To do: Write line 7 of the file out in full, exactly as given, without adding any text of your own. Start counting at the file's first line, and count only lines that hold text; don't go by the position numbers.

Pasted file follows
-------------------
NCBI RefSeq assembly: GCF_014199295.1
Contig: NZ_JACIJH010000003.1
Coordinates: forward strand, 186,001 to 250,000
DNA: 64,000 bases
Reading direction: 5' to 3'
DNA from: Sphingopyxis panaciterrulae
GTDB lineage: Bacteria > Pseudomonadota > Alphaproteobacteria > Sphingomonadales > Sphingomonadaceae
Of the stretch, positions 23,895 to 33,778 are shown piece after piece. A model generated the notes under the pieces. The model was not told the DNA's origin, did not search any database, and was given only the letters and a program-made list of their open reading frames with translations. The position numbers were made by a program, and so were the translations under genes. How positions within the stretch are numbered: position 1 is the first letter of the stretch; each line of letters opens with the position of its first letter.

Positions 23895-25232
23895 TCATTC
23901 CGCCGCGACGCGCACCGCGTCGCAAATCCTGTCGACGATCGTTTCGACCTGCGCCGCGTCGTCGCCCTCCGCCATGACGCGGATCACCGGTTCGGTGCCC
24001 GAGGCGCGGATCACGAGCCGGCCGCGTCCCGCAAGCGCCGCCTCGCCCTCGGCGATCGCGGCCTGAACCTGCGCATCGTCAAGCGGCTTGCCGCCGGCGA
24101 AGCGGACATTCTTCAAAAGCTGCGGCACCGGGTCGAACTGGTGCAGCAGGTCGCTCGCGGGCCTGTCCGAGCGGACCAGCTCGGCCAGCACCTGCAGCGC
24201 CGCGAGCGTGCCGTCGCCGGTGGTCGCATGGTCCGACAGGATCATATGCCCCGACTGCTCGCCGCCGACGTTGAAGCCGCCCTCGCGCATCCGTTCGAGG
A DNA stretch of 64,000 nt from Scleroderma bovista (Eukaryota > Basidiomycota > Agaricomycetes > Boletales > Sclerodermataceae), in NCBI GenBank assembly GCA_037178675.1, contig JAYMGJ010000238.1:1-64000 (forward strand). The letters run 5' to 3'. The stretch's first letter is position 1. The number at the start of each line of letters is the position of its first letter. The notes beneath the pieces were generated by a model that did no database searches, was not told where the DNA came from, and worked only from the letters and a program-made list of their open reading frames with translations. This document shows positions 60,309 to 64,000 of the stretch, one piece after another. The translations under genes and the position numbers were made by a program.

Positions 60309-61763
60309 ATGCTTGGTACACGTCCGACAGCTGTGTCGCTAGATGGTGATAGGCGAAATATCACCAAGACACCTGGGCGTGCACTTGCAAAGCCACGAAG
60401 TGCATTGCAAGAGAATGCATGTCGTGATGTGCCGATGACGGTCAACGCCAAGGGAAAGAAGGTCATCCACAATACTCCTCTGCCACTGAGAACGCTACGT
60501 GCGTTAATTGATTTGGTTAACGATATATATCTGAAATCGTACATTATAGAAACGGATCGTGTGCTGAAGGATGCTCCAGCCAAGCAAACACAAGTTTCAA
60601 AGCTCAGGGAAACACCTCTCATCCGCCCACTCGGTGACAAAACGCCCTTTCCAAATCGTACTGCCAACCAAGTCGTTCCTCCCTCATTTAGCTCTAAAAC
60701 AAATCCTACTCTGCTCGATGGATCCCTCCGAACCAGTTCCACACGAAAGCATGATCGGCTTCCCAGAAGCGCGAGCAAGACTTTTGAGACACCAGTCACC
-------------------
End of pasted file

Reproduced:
GTDB lineage: Bacteria > Pseudomonadota > Alphaproteobacteria > Sphingomonadales > Sphingomonadaceae